Presentation on theme: "Lumbar and sacral plexuses. Nerve plexuses Networks of successive ventral rami that exchange fibers (crisscross & redistribute) –Why would this be protective?"— Presentation transcript:
Lumbar and sacral plexuses
Nerve plexuses Networks of successive ventral rami that exchange fibers (crisscross & redistribute) –Why would this be protective? Mainly innervate the limbs Thoracic ventral rami do not form nerve plexuses
Plexuses Cervical Brachial Lumbar Sacral
Lumbar plexus L1-L4 Lies within the psoas major muscle Innervates anterior and medial muscles of thigh through femoral and obturator nerves respectively Femoral nerve also innervates skin on anterior thigh (including quads) and medial leg
Diaphragm and posterior abdominal wall: The psoas major and minor muscles, the quadratus lumborum muscle. The lumbar plexus and its related nerves.
LUMBAR PLEXUS Spinal nerves branching from the lumbar region of the cord form the lumbar plexus. Branches of this plexus stimulate muscles of the back, hip and thigh. The plexus also is responsible for sensation in the skin of the thighs, the pubic area and the external genitalia in males and females.
LUMBOSACRAL SPINAL CORD POSTERIOR VIEW The area within the rectangle shows the lower portion of the spinal cord. The branches leaving the sacral region pass through the sacral foramina forming the sacral plexus.
29 Oct. 2012Spinal-Nerves.ppt9 Lumbar plexus L 1 – L 4 (+ L 5 ) Ilioinguinal nerve –mostly sensory from skin of thigh & genitals Genitofemoral nerve –mostly sensory from scrotum, labia majora, ant. Thigh Femoral Nerve –to quadriceps, sartorius
Lumbosacral plexus Lumbar plexus (T12- L4): 1- Obturator nerve (L2-L3-L4) 2- Femoral nerve (L2-L3-L4) 3- Lumbosacral trunk (L4-L5) 7- subcostal nerve (T12) 8- iliohypogastric N. (T12-L1) 9- ilioinguinal N. (L1) 10- genitofamoral N. (L1-L2) 11- lateral cutaneous N. of the thigh (L2-L3)
Lumbar plexus (be able to label femoral, obturator and saphenous nerves)
SACRAL PLEXUS Spinal nerves branching from the lumbar (L4 and L5) and sacral (S1, S2, S3 and S4) region of the cord form the sacral plexus. Nerves branching from this plexus innervate the limb and pelvic area. Because the lumbar and sacral plexuses are interconnected, they are sometimes referred to as the lumbosacral plexus.
Sacral plexus L4-S4 Supplies muscles and skin of posterior thigh and almost all of the leg Main branch is the large sciatic nerve, which consists of: –Tibial nerve – to most of hamstrings, calf and sole –Common fibular nerve – to muscles of anterior and lateral leg and skin Other branches supply pelvic girdle (gluteus muscles) and perineum (pudental nerve)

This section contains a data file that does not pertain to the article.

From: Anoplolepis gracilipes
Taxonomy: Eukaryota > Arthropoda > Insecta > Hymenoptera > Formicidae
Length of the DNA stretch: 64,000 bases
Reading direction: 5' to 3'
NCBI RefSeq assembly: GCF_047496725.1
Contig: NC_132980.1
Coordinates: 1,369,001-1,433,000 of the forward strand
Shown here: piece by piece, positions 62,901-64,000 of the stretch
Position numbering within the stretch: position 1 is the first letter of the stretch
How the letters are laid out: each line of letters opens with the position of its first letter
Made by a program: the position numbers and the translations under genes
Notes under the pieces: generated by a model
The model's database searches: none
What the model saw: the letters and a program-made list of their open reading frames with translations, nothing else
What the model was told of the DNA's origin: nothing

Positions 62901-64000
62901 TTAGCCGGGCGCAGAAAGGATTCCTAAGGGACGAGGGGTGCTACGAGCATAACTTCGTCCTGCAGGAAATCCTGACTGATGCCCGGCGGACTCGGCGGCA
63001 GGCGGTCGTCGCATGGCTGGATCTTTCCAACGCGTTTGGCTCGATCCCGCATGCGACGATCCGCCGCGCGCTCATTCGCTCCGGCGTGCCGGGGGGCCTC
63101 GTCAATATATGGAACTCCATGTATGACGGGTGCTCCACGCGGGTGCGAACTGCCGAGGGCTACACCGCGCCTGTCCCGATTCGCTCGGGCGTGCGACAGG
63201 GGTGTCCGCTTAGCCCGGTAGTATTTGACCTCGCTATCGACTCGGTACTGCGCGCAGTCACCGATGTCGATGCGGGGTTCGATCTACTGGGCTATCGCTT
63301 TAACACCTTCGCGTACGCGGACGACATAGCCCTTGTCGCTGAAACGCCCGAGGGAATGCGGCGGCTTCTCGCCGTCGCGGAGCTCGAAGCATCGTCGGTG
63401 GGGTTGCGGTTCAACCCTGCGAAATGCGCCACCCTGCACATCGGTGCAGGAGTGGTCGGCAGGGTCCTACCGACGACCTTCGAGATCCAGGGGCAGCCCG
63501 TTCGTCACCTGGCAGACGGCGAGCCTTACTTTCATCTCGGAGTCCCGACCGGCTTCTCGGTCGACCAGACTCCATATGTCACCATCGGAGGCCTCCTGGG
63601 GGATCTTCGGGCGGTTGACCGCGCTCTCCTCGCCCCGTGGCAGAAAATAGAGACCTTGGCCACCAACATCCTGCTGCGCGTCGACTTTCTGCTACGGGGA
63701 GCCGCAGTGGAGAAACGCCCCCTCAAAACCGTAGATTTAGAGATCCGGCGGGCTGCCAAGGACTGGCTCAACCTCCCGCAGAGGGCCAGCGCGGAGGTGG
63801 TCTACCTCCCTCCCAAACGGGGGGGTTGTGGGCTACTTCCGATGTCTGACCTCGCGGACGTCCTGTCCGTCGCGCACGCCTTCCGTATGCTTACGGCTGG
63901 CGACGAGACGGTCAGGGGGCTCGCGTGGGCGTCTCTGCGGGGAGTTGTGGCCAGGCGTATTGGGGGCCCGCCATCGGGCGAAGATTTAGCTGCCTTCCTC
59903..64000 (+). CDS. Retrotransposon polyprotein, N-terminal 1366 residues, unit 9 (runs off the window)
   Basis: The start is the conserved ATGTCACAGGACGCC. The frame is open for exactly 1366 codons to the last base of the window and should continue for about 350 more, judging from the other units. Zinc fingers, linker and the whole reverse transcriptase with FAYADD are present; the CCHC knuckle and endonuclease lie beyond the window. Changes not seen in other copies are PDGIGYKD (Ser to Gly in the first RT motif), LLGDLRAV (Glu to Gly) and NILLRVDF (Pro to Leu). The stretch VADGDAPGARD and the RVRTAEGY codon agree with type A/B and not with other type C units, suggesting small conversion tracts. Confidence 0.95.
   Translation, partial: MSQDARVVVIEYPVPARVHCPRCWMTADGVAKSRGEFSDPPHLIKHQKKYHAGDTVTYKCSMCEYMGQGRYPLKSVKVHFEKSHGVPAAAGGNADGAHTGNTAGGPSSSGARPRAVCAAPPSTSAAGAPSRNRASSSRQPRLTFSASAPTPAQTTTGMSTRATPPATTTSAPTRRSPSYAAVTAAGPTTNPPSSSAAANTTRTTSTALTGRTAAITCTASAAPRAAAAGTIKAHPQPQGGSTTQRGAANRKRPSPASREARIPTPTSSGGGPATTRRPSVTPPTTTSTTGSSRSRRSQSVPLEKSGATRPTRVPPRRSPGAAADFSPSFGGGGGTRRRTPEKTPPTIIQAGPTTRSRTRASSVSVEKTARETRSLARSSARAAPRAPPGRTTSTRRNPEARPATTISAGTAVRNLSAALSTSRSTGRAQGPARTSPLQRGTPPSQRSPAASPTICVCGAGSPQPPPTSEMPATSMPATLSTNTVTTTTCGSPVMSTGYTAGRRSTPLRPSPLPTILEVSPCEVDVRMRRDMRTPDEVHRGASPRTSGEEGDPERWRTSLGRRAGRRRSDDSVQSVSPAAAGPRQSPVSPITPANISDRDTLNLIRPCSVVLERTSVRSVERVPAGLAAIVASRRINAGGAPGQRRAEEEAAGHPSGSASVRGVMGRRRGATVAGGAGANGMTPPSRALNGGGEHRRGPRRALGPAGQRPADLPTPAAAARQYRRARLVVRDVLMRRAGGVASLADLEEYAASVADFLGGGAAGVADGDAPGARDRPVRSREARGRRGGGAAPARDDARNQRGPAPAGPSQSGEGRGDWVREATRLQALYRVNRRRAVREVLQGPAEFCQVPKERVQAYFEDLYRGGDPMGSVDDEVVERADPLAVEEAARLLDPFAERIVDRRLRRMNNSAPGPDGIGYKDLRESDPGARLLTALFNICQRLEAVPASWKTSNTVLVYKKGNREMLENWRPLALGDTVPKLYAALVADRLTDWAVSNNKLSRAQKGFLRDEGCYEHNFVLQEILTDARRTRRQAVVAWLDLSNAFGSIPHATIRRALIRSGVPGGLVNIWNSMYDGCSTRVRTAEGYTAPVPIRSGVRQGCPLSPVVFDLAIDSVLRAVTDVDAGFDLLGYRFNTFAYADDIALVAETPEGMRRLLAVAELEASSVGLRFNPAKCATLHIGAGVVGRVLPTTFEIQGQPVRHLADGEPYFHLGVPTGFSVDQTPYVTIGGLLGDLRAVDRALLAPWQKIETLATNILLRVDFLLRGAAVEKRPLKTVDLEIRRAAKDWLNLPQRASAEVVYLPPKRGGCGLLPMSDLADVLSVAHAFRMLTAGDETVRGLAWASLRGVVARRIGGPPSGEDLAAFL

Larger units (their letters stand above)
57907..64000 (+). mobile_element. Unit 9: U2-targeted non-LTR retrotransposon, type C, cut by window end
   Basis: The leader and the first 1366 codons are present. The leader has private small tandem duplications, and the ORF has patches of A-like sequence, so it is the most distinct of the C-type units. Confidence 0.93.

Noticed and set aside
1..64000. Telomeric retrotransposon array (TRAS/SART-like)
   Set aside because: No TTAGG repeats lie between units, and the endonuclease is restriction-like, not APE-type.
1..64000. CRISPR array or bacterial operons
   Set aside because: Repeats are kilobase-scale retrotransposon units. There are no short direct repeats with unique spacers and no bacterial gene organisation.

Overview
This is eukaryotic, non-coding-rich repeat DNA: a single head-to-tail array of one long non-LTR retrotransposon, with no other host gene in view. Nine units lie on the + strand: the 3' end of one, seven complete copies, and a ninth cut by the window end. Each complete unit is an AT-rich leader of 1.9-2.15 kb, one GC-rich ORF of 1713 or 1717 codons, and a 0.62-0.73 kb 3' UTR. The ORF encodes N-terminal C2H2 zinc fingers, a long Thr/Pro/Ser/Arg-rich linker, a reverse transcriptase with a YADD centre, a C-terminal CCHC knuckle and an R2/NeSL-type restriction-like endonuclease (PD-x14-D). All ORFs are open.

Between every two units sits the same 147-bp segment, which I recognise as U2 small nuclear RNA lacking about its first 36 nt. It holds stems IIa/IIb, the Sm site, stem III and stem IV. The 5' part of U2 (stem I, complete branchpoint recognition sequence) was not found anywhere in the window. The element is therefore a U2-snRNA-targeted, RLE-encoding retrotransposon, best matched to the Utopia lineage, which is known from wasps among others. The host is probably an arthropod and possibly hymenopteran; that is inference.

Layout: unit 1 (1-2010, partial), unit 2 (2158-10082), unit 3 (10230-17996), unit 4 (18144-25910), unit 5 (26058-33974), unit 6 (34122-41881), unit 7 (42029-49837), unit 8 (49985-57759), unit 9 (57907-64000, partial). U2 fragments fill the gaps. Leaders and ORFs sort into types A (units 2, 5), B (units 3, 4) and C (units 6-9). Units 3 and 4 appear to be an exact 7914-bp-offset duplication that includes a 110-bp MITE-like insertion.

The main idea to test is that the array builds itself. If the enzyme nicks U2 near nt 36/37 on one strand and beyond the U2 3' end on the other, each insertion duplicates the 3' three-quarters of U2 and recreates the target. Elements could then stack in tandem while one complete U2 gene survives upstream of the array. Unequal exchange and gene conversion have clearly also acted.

29 Oct. 2012Spinal-Nerves.ppt15 Sacral plexus L 4 – S 4 Superior & inferior gluteal nerves –To gluteus muscles Sciatic nerve –To hamstrings & other posterior thigh & leg muscles Pudendal nerve –Sensory from penis, clitoris, labia minora, anus
Lumbosacral plexus Sacral plexus: Sciatic nerve (roots): L4 L5 S1 S2 S3 *Sciatic nerve is the thickest nerve of body. *It is composed of Common Peroneal and Tibial nerves. *Com. Peroneal: composed of dorsal rami Tibial: composed of ventral rami *L4+L5= Lumbosacral trunk 3- Lumbosacral trunk 4- Sciatic nerve 5- common peroneal N. 6- tibial N. 12- posterior femoral cutaneous nerve 13- pudendal nerve 14- superior gluteal nerve
Sacral plexus (L4-S4) Sciatic nerve (L4-S3) Tibial nerve Common peroneal (fibular) nerve Motor to muscles of pelvis and lower extremity (gluteal, posterior femoral, lower leg & foot) Sensory from posterior pelvis, posterior thigh, anterior, posterior & lateral leg
SCIATIC NERVE The sciatic nerve (astrerisk) is formed from spinal nerves arising from the lumbar (L4 and L5) and sacral (S1, S2 and S3) regions of the spinal cord. It passes into the thigh and lower leg supplying innervation of sensation and movement for the entire lower limb. When giving a gluteal intramuscular injection, it is important to inject into the gluteus medius muscle to avoid damage to this large nerve.
Sacral Plexus Sciatic –Motor: Hamstring –Branches into: Tibial nerve –Cutaneous »Posterior leg and sole of foot –Motor »Posterior leg, foot Common fibular (peroneal) nerve –Cutaneous »Anterior and lateral leg, dorsum foot –Motor »Lateral compartment, tibialis anterior, toe extensors Superior gluteal nerve –Motor Gluteus medius and minimus, tensor fasciae latae
The only one of the three that travel below the knee is the sciatic nerve. The sciatic nerve branches into two nerve: 1. tibial nerve 2. common peroneal nerve a. Superficial peroneal nerve b. Deep peroneal nerve
femurmedial lateral Anterior compartment- Extensors of the knee Femoral Nerve Medial compartment- Adductors of the knee Obturator Nerve Posterior compartment- Flexors of the knee Sciatic Nerve
L2 L3 L4 iliopsoas Rectus femoris pectineus Vastus medialis Vastus intermedius sartorius Vastus lateralis Motor Branches of the Femoral Nerve
Adductus magnus gracilis Adductor longus Adductor brevis Motor Branches of the Obturator Nerve
L4 L5 S1 S2 S3 Semitendinosis Biceps femoris semimembranosus Hamstrings Gastrocnemius and posterior compartment of the leg and foot Tibial nerve Common peroneal nerve Deep peroneal nerve Anterior compartment of leg Lateral compartment of leg Superficial peroneal nerve Motor Branches of the Sciatic Nerve
Sacral plexus nerves: ( Be able to label sciatic, tibial and common fibular nerves)
Diaphragm? Phrenic nerve C3-5 Arm and forearm extensors? Radial nerve Medial hand? Ulnar nerve Lateral palm? Median nerve Quad? Femoral nerve Footdrop? Common fibular/peroneal nerve (branch of Sciatic nerve) Cervical plexus C1-5 Brachial plexus C5-T1 Lumbar plexus L1-4 Sacral plexus L4-S4 Nerve plexuses (very) simplified ….
Dermatomes (innervation of skin) Dermatomes (area of skin innervated by the cutaneous branches from a single spinal nerve is called a dermatome) Reveal sites of damage to spinal nerves or spinal cord